All chargeable gains made after 6 April 2008 are charged at a flat rate of 18%. Taper relief was abolished on the same date so the distinction between business and non-business assets is now irrelevant.

A new entrepreneur’s relief is now available in respect of:

  • disposals of shares in a trading company (the old taper relief rules which determined whether a company is a trading company apply for these purposes);

  • employees and officers (including company directors) who own at least 5% of the ordinary share capital of the company and who exercise at least 5% of the voting rights.

Individuals must have held the shares for at least one year to qualify. Gains are charged at an effective rate of 10%. Only the first £1 million of lifetime gains are eligible for the relief.

To view HMRC’s FAQs on entrepreneur’s relief click here: http://www.hmrc.gov.uk/cgt/entre-faqs.htm

Entrepreneur’s relief will generally be of no value to employees other than in the rare instances where they hold more than 5% of the company.

The impact of these changes on the different types of plan in which employees typically participate is outlined below:
































Type of share plan / participant:


Tax rate for participant selling immediately after acquisition of shares (assuming annual capital gains tax allowance used up in respect of other gains):


Tax rate for participant selling two years or more after share acquisition (assuming full business asset taper relief but annual allowance already used up):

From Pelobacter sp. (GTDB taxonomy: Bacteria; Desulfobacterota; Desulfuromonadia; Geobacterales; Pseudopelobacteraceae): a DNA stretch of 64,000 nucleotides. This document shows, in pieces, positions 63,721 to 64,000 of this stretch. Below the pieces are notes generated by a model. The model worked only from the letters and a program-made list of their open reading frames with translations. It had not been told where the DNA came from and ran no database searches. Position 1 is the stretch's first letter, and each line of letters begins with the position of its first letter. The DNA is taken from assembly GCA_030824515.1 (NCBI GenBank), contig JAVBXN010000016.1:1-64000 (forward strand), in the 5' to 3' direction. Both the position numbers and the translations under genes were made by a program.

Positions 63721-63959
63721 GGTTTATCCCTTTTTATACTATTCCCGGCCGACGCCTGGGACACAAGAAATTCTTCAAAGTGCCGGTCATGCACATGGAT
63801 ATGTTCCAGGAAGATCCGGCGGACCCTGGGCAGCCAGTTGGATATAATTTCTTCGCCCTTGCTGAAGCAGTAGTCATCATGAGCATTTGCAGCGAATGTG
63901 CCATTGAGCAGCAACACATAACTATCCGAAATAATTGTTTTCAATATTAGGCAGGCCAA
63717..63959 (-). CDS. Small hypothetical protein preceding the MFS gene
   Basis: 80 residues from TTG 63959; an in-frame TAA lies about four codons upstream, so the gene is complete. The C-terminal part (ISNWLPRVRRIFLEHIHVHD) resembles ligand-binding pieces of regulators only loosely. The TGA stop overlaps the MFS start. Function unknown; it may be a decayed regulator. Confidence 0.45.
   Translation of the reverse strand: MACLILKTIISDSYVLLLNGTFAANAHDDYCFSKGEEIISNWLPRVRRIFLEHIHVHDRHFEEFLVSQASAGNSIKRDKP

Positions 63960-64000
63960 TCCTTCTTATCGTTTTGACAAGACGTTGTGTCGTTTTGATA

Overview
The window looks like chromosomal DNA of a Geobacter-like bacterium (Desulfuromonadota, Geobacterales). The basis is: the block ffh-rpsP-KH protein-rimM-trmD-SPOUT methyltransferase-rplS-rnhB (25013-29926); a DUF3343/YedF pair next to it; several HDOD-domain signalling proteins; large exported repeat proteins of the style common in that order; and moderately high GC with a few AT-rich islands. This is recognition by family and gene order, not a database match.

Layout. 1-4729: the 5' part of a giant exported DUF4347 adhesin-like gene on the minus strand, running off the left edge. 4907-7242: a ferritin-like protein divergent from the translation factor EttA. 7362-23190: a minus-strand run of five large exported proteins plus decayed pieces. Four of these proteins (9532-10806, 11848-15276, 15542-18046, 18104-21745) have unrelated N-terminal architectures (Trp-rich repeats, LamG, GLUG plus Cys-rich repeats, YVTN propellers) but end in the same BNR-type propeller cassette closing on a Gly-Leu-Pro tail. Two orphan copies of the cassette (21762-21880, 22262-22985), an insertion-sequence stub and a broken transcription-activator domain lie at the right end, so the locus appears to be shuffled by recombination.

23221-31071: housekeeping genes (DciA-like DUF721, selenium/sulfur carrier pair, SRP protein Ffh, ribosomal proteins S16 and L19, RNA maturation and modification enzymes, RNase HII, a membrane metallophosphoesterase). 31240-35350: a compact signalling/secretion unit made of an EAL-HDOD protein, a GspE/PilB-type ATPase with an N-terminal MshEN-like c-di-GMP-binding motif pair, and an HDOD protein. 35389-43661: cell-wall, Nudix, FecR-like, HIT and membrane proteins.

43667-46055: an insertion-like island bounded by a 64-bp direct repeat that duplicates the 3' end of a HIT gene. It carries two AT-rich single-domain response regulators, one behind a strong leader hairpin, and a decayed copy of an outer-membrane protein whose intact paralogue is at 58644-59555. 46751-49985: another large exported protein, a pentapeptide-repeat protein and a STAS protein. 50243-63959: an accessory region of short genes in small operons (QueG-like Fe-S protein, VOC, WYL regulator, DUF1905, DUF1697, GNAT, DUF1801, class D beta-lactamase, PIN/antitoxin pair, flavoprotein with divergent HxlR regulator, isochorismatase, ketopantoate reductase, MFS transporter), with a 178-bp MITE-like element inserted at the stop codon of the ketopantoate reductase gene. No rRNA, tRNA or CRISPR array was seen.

SAYE or CSOP, basic rate taxpayer


2% less (18% compared to 20%).


13% more (18% compared to 5%).


SAYE or CSOP, higher rate taxpayer


22% less (18% compared to 40%).


8% more (18% compared to 10%).


SIP


Capital growth within a SIP remains tax-free.


Capital growth within a SIP remains tax-free.


EMI options, higher rate taxpayer (assuming they are ineligible for entrepreneur’s relief)


8% more (18% compared to 10%, assuming exercise 2 years or more from grant, since taper relief used to run from the date of grant of EMI options).


8% more (18% compared to 10%, since taper relief used to run from the date of grant of EMI options but this was the maximum taper relief anyway).


Unapproved share options higher rate taxpayer


22% less (18% compared to 40%) Note: typically there is no gain as the base cost is equal to market value of the shares when the option is exercised.


8% more (18% compared to 10%) on gains in excess of market value on exercise.


Restricted shares with s.431(1) election


Usually N/A


8% more (18% compared to 10%)

Mitigation

Shareholders can generally spread their sales over different tax years to make best use of their annual allowances.

It also remains possible for spouses to transfer shares to each other at ‘no gain no loss’ to make best use of their annual allowances. Note: the transferee spouse must hold at least 5% of a trading company for more than a year in his/ her own right and be an employee or office-holder to qualify for entrepreneur’s relief.

In the case of SAYE options, it remains possible for employees to transfer the shares into an ISA free of tax provided this is done within 90 days of exercise. This is subject to the ISA limit (currently £7,200 in tax year 2008/09). The use of ISAs with SAYE options is not common at present but in the light of the capital gains tax changes it is worth employers reconsidering offering this facility to their SAYE plan participants.

Shares can remain in SIPs after 5 years. When shares are eventually transferred out of the SIP, the base cost for CGT purposes is uplifted to market value at the time of transfer. This allows SIPs, in effect, to be used as an ISA. The higher fixed rate of CGT may make SIPs more attractive in the future as a CGT shelter.

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